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Temporal range: 84–0 Ma[1]
Campanian to present
Echinorhinus brucus.jpg
Bramble shark, Echinorhinus brucus
Echinorhinidae - Echinorhinus brucus.JPG
Echinorhinus brucus, mounted specimen, on display at the Natural History Museum of the University of Pisa
Scientific classification e
Kingdom: Animalia
Phylum: Chordata
Class: Chondrichthyes
Order: Squaliformes
Family: Echinorhinidae
T. N. Gill, 1862
Genus: Echinorhinus
Blainville, 1816
Echinorhinus species distmaps.svg
The distribution of the two Echinorhinus species

Echinorhinus is the only extant genus in the family Echinorhinidae.


While some scientists have proposed that the Echinorhinidae be given an order separate from Squaliformes, the general current consensus is that the Echinorhinidae are still a family in the order Squaliformes.[2]


The name is from Greek echinos meaning "spiny" and rhinos meaning "nose".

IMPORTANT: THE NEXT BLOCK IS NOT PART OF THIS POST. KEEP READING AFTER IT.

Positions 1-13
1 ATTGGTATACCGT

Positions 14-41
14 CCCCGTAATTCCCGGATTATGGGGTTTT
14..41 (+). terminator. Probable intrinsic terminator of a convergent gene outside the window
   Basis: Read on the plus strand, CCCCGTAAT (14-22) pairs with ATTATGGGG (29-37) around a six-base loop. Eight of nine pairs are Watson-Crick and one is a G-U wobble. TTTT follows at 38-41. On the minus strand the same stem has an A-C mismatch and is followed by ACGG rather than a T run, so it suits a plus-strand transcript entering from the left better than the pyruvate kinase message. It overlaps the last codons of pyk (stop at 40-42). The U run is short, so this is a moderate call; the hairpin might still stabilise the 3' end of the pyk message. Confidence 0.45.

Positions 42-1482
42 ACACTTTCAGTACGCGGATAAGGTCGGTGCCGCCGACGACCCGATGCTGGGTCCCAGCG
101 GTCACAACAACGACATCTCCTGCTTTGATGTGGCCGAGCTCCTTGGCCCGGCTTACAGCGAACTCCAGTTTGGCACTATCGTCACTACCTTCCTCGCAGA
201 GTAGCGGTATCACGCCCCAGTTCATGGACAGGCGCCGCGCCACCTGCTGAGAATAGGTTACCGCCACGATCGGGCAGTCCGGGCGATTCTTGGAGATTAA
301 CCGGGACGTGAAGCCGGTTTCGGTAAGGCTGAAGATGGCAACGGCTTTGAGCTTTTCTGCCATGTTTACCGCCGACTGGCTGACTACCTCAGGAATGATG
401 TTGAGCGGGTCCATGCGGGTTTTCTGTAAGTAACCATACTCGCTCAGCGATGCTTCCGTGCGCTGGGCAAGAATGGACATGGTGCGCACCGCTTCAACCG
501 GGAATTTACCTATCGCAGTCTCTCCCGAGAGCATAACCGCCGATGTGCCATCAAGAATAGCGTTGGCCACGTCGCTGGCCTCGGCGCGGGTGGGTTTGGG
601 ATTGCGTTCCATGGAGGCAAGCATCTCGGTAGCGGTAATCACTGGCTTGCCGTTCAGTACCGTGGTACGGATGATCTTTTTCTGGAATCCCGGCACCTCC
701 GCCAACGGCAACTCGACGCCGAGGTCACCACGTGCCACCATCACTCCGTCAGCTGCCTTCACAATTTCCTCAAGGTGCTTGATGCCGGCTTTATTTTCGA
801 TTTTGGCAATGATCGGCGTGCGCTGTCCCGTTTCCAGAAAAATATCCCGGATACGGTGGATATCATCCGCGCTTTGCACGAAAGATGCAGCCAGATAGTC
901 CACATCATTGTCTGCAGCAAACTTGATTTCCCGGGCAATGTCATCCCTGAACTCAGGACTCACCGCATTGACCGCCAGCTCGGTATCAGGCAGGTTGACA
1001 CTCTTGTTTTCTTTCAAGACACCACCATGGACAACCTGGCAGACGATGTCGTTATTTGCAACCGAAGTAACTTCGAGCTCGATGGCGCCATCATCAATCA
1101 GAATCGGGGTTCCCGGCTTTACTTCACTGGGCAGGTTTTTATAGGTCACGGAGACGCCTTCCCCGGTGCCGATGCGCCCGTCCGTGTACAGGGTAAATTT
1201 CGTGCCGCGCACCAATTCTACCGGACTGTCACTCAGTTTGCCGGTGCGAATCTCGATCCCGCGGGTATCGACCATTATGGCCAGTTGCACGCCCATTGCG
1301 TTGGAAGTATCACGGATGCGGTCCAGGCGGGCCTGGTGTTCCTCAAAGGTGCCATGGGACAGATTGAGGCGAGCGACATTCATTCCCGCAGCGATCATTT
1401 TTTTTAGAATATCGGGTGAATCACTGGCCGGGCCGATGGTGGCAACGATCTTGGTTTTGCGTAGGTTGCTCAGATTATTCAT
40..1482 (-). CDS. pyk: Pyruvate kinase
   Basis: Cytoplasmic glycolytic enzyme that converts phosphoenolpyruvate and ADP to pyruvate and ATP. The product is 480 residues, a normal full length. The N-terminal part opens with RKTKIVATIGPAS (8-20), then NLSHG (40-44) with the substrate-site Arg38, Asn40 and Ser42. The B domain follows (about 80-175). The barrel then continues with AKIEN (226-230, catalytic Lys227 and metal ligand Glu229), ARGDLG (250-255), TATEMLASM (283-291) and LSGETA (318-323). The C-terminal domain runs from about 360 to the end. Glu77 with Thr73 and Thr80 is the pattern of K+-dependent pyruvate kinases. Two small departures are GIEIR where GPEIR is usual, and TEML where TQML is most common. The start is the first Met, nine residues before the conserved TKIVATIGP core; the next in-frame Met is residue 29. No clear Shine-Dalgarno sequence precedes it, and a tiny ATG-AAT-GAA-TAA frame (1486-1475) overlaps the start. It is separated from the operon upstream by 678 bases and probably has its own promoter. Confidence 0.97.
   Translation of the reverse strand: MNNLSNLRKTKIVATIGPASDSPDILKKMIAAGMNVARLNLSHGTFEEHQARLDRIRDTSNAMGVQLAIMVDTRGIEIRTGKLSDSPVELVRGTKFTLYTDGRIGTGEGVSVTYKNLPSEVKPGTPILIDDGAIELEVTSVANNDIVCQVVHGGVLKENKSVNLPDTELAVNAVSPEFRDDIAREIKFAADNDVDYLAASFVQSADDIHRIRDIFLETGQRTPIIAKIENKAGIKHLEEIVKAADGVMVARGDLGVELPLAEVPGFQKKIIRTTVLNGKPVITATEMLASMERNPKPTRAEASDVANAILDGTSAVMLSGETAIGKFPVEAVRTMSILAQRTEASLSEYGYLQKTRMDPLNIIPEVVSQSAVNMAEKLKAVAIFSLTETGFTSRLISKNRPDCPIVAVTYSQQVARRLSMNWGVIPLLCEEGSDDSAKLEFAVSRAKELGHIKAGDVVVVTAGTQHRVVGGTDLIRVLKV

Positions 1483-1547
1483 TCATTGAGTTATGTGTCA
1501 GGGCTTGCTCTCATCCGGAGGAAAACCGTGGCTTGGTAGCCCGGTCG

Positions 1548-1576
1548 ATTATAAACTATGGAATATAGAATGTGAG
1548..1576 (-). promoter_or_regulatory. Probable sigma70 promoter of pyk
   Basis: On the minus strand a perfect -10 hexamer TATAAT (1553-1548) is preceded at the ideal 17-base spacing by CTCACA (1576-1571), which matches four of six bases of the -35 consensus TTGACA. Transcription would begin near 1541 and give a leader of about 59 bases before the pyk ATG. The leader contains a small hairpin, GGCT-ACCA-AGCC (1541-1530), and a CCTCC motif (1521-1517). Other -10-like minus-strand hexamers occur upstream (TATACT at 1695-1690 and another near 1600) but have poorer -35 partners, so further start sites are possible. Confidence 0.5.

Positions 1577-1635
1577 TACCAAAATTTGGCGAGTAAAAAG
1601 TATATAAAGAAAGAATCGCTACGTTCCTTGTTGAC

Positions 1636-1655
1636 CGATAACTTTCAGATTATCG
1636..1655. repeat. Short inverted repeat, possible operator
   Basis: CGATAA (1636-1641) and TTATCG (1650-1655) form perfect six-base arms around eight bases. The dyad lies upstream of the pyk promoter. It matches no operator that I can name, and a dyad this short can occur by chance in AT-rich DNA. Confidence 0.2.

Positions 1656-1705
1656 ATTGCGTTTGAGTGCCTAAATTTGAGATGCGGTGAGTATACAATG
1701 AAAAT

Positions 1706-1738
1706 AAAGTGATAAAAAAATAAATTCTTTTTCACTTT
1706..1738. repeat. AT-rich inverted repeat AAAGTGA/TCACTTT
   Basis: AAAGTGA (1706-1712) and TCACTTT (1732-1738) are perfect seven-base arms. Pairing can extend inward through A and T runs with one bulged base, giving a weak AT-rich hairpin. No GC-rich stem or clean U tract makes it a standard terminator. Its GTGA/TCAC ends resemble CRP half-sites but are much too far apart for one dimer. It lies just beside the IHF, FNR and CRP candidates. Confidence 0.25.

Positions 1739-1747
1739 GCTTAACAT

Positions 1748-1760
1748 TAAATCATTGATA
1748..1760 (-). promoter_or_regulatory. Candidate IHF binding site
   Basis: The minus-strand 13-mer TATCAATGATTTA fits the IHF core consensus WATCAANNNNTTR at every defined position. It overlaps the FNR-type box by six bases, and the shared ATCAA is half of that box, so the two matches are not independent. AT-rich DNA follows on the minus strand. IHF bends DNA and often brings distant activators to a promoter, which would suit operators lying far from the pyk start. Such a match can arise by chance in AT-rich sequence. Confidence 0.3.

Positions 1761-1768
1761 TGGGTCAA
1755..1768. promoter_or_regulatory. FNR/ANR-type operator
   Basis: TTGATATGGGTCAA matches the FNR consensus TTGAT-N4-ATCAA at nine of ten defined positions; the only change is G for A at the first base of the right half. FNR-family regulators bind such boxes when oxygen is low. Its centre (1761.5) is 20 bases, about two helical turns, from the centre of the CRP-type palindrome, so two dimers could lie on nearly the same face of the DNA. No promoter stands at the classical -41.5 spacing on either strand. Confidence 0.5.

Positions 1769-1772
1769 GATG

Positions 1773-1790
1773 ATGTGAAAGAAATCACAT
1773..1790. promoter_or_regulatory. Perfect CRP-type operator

This genus includes two extant species of uncommon, little-known sharks. Both species are relatively large sharks, at 3.1 to 4.0 m (10.2 to 13.1 ft) in body length. They are characterized by a short nose and by rough, thorn-like dermal denticles scattered over its body, some of which may be fused together. They have no anal fin. Two small spineless dorsal fins are positioned far back.


They are ovoviviparous, with the mother retaining the egg-cases inside her body until they hatch, producing litters up to 24 pups.[3] They feed on smaller sharks, smaller bony fish, and on crabs and cephalopods.


These sharks are found worldwide in cold temperate to tropical seas from the surface down to 900 m (3,000 ft).[3]

See also[edit]


  1. ^ Sepkoski, Jack (2002). "A compendium of fossil marine animal genera (Chondrichthyes entry)". Bulletins of American Paleontology. 364: 560. Archived from the original on 2012-05-10. Retrieved 2008-01-09. 
  2. ^ Compagno, 2005. "Sharks of the World". ISBN 9780691120720
  3. ^ a b Froese, Rainer, and Daniel Pauly, eds. (2009). "Echinorhinidae" in FishBase. January 2009 version.